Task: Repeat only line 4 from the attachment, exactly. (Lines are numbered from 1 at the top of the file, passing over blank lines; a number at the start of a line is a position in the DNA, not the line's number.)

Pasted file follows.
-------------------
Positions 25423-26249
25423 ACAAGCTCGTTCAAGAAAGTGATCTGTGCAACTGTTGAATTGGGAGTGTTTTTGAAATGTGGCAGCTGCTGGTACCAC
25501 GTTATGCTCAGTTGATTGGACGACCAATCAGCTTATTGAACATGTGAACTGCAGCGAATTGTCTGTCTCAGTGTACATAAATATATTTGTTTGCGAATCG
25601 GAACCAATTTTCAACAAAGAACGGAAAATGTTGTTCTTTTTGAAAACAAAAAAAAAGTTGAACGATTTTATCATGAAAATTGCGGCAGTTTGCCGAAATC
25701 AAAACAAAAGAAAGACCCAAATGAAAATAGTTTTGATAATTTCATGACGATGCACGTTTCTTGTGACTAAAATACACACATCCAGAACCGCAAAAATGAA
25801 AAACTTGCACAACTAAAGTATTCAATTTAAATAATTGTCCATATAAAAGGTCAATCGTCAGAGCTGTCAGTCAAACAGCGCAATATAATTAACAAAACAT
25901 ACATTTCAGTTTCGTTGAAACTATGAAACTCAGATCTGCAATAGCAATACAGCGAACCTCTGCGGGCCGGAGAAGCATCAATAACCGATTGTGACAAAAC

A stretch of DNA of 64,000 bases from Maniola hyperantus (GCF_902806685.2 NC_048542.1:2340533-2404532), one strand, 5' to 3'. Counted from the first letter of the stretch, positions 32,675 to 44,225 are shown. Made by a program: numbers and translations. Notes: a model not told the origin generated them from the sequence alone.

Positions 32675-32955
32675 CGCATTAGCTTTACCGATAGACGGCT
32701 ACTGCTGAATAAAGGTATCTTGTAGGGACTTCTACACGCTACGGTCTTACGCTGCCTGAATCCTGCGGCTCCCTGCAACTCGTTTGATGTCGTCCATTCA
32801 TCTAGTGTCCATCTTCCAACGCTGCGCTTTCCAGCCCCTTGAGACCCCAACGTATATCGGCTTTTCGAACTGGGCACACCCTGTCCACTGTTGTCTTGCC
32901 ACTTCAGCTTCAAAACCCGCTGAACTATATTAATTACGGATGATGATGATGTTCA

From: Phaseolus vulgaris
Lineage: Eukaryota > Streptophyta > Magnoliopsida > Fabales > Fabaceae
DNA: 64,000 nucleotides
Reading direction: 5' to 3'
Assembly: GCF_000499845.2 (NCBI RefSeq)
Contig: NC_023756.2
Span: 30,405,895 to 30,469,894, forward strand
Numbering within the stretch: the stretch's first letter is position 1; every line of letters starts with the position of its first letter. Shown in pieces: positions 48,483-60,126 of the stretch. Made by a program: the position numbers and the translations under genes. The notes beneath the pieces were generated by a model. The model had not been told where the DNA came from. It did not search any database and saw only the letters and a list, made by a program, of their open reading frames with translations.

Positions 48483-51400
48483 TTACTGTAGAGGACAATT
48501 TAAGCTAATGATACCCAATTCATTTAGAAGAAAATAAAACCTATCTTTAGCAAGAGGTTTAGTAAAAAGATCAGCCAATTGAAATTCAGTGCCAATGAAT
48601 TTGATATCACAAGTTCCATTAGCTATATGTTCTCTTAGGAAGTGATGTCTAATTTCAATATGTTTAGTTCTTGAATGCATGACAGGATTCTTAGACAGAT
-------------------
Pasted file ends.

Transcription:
25601 GAACCAATTTTCAACAAAGAACGGAAAATGTTGTTCTTTTTGAAAACAAAAAAAAAGTTGAACGATTTTATCATGAAAATTGCGGCAGTTTGCCGAAATC